In fact, three of the greatest empires Ottoman, Safavid and Mughal known to world history existed in the Near East and Southern Asia at that time, and it could be argued that all three were near their peak of cultural influence and political power--far more powerful than any country or kingdom existing in Western Europe in the seventeenth century.
Plot summary[ edit ] In the novel, Jeremy and Amanda Solter are two teenagers living in the late 21st century. Their parents work for Crosstime Traffic, a trading company using time travel to go back and forth from parallel versions of Earth to trade for resources to help sustain their version of Earth.
One summer, the children work with their parents, going to Polisso — in our timeline a village in Romania with the ancient Porolissum ruins nearby, in the alternate timeline a major city of a Roman Empire that never collapsed. In the intervening centuries, the Romans advanced to the extent of inventing gunpowder — hence the title of the book — putting their armies on about Gunpowder empires Century level.
Bythey had not, however, gone through an industrial revolution and much of their social institutions, in particular slaveryremain much as they were in earlier Roman times.
North of the Roman Empire, a rival Lietuvan Empire has grown up similar to a still surviving Polish-Lithuanian Commonwealthwith occasional wars breaking out between the two.
It is said that most of these wars would end in an exchange of border provinces.
Romans consider the Lietuvans as "barbarians", though in fact the two have much the same level of technology and culture. When the youngsters' mother becomes sick, their father takes her back to their home time for treatment, expecting to come back in a few days — but the cross-time travel equipment suffers a break in link, stranding Jeremy and Amanda in Polisso just as the Lietuvan Army crosses the border, placing Polisso under siege.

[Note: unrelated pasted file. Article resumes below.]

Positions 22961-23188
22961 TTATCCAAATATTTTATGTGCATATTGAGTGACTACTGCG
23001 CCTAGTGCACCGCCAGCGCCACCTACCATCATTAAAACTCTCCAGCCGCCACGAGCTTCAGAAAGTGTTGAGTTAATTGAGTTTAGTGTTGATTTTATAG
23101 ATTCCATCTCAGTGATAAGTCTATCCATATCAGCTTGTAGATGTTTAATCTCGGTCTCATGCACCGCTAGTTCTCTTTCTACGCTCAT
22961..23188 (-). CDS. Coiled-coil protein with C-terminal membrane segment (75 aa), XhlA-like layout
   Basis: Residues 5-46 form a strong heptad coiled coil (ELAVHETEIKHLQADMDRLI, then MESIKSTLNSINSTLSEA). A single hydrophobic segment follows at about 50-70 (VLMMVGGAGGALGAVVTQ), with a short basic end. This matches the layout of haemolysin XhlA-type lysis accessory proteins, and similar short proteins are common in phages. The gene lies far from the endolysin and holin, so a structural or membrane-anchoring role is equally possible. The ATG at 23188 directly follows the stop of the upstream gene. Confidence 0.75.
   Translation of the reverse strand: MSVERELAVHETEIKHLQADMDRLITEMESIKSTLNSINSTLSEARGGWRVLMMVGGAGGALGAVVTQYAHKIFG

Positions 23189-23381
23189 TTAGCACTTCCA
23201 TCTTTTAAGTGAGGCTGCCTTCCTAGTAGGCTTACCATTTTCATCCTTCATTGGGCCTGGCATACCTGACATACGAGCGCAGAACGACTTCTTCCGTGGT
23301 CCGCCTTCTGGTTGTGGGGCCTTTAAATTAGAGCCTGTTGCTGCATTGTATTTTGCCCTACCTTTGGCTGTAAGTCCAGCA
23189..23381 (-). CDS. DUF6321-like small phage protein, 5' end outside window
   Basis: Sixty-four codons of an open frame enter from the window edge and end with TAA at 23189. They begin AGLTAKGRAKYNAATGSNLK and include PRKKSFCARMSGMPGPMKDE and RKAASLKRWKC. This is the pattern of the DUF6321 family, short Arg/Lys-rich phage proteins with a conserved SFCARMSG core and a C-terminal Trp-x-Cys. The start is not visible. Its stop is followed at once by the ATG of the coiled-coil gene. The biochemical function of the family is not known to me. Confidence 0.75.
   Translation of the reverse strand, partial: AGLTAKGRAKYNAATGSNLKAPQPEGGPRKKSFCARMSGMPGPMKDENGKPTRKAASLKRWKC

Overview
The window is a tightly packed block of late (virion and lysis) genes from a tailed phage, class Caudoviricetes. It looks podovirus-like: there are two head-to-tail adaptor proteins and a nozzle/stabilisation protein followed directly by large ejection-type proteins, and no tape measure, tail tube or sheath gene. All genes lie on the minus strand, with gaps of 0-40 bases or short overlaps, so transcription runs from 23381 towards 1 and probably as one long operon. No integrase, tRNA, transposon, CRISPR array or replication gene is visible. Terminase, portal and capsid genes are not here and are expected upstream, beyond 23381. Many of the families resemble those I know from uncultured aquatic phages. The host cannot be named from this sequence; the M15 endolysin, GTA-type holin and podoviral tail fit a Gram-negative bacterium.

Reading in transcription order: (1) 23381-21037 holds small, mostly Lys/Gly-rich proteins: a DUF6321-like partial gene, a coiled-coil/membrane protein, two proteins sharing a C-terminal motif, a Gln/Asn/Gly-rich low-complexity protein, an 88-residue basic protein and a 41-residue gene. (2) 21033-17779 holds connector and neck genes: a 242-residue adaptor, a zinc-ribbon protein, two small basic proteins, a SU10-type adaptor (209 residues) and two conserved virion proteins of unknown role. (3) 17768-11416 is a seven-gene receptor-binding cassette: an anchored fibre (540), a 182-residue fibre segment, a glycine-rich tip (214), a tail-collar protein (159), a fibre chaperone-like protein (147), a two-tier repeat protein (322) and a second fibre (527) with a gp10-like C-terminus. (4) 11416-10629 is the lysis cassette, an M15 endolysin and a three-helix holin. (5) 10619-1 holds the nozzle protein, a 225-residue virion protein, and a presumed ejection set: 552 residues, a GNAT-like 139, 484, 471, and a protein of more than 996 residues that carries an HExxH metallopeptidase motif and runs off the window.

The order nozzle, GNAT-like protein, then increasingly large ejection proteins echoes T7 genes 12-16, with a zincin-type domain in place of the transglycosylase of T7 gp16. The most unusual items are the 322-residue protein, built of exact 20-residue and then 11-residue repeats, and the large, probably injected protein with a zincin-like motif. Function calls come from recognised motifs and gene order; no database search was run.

At the same time, the Roman authorities begin to grow suspicious of their trade mission and the origin of such items as watches and Swiss army knives which they offer for sale and which no artisan in the Empire can match. Map[ edit ] While the book is not entirely clear on the borders of the Lietuvan Empire and the Roman Empire in AD, it does give a few hints.
Dark blue areas in the map are areas under Roman control. Blue areas are areas that are probably under Roman control but are not mentioned. Light blue areas are contested areas. Brown areas are the Lietuvans. This is a rousing story that reminds us that "adventure" really is someone else in deep trouble a long way off.Islamic Gunpowder Empires provides readers with a history of Islamic civilization in the early modern world through a comparative examination of Islam s three greatest empires the Ottomans (centered in what is now Turkey), the Safavids (in modern Iran), and the Mughals (ruling the Indian subcontinent).
Author Douglas Streusand explains the Reviews: 6. Gunpowder weapons in the three empires Ottoman Empire. The first of the three empires to acquire gunpowder weapons was the Ottoman, as by the 14th century, the Ottomans had adopted gunpowder artillery.
The Gunpowder Empires were the Ottoman, Safavid and Mughal empires. Each of these three empires had considerable military success using the newly developed firearms, especially cannon and small arms, in the course of their empires, but unlike Europe for example.
The Gunpowder Empires The Sheikh Lotf Allah Mosque in Isfahan, Iran; constructed during the reign of Shah Abbas I (); photo credit rutadeltambor.come.
Despite many West European preconceptions, the Near/Middle East was not a backwater of the world in the seventeenth century. Gunpowder Empire is an alternate history novel by Harry Turtledove.
It is the first part of the Crosstime Traffic series. Plot summary. In the novel, Jeremy and Amanda Solter are two teenagers living in the late 21st century. Their parents work for Crosstime Traffic, a trading company using.
The Safavids were Turks living in Persia who built a powerful gunpowder army & created an empire in modern-day Iran. The greatest ruler of the Safavid Empire was Shah Abbas who came to power in He borrowed ideas.